James Rada, Jr.
The problem of an odor coming from the wastewater treatment plant lagoon that the town rents to Enviro-Organic Technologies (EOT) during the winter appears to be under control.
After many residents complained of the horrible smell caused by the food process residuals that were being stored in the lagoon, the town and EOT took steps to address the problem.
The lagoon had not been used since the new wastewater plant went into operation. EOT currently hauls the town’s sludge, but it was in need of a place to store a wash water product from processing poultry.
With the lagoon being filled once again for winter storage, Town Manager Cathy Willets and EOT General Manager Mike Oliver updated the mayor and commissioners on what would be happening at the lagoon for the next year to keep the smell to a minimum.
The problem is that the material stored in the lagoon has been creating a hydrogen sulfide type of smell. “They mixed last year, which was the big reason why there was the odor in town,” Oliver said.
The best preventative in stopping the smell was the development of an 8-inch crust on the top of the lagoon, using straw laid over the lagoon. So now, any stirring that is done, can be done under the cap, with very little odor escaping.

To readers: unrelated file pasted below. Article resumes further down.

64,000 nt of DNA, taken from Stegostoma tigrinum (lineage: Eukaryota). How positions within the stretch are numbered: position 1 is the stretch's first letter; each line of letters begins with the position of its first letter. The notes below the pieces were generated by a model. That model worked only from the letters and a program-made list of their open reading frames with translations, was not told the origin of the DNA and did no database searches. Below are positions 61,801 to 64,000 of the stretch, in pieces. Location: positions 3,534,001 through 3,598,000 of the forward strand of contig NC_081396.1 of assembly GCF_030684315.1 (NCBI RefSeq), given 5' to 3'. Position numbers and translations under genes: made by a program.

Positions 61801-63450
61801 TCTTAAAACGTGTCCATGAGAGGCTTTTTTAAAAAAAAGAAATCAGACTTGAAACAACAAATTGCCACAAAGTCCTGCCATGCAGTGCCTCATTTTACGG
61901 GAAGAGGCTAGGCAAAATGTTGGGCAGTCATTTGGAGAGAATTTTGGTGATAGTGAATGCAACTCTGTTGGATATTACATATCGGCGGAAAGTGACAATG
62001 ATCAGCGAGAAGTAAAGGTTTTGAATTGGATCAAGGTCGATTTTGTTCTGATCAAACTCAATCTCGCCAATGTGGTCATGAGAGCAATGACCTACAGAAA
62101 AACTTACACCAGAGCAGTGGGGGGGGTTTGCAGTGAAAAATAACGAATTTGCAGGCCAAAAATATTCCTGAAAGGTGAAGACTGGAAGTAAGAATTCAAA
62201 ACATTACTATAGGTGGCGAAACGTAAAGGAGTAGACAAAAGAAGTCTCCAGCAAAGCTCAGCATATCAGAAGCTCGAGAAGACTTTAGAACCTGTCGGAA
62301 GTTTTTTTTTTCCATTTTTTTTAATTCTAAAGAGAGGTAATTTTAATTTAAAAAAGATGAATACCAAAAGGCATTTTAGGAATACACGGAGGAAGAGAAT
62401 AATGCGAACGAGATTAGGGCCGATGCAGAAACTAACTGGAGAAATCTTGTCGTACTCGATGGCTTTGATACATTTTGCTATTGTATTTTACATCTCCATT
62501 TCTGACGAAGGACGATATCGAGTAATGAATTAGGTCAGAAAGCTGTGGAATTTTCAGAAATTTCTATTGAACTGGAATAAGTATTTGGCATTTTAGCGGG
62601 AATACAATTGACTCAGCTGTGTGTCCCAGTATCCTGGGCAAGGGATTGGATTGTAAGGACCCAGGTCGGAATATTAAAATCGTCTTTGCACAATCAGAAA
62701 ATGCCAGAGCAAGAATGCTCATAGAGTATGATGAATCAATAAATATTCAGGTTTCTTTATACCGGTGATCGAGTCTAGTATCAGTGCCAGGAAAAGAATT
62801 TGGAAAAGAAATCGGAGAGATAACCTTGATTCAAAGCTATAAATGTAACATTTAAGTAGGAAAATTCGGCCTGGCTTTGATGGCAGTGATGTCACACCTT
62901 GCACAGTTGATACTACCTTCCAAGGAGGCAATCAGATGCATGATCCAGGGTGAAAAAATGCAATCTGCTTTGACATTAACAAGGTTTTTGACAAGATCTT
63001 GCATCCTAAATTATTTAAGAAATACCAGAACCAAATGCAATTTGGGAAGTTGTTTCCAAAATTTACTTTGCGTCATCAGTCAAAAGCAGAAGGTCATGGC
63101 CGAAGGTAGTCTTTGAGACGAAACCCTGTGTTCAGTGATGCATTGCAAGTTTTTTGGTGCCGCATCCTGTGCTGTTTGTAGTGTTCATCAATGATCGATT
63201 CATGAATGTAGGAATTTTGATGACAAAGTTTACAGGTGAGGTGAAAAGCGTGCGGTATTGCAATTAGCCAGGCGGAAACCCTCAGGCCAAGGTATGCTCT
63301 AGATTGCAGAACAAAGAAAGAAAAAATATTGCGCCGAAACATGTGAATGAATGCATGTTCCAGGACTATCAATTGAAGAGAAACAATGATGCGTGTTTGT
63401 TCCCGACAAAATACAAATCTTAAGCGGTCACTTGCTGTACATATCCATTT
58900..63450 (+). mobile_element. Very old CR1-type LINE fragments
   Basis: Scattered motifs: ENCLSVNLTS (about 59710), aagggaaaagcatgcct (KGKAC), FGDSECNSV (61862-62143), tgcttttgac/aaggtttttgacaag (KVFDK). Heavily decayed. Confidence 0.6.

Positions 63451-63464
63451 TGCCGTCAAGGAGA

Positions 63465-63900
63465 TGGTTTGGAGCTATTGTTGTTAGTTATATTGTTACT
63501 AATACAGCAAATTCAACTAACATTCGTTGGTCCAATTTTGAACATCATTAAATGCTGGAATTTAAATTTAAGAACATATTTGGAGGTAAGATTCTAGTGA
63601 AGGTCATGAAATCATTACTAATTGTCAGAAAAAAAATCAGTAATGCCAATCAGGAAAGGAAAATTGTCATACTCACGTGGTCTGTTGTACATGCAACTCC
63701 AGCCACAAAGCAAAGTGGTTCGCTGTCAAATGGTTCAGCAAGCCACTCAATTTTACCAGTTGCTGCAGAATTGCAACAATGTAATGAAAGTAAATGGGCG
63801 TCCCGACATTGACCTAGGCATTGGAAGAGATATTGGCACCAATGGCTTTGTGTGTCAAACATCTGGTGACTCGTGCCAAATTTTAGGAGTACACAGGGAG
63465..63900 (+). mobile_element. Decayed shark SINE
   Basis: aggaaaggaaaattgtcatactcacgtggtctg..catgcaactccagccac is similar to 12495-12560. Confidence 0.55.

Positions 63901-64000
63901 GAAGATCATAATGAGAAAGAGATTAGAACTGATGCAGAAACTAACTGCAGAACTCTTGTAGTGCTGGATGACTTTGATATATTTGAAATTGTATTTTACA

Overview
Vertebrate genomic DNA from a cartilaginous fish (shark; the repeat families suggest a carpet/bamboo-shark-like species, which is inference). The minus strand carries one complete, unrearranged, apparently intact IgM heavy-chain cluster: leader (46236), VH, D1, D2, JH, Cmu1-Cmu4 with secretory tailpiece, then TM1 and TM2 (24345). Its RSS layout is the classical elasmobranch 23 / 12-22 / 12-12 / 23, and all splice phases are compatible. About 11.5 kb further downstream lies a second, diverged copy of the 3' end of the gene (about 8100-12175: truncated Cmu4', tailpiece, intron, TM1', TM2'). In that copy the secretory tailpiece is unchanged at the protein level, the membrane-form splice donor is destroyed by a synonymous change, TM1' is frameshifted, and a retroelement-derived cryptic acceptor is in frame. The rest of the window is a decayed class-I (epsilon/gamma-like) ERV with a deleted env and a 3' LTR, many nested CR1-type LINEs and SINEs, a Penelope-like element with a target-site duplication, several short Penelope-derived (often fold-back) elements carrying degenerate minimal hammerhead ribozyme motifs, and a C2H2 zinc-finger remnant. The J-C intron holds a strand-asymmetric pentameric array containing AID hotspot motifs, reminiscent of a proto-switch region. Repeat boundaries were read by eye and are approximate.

PVC piping was laid down the slope of the lagoon and under the cap. This allows the lagoon to be filled or material removed directly to and from the truck, with little to no chance for the odor to escape.
The time frame for filling the lagoon can take place on twelve work days, from December 15, 2017, to February 28, 2018.
In the spring, it can be removed over twelve days, from March 1 to May. The preference is to remove the material as soon as possible before the temperatures warm up, increasing the chance of an odor problem.
The trucks won’t travel through Emmitsburg, which will reduce the chances of odors reaching residents, should there be a problem.
A field operator will be onsite when the material is being removed to deal with any problems quickly.
Oliver also said that a new bacteria was being tested in Georgia lagoons to control solids and odor. It was showing promise, and if the data continues to be favorable, it might be pilot tested in Emmitsburg. The one possible problem, though, is that the lagoon will need to be at least 45 degrees for it to work.
EOT pays the town $80,000 to use the lagoon. The rent will help offset some of the operating costs of the new wastewater treatment plant.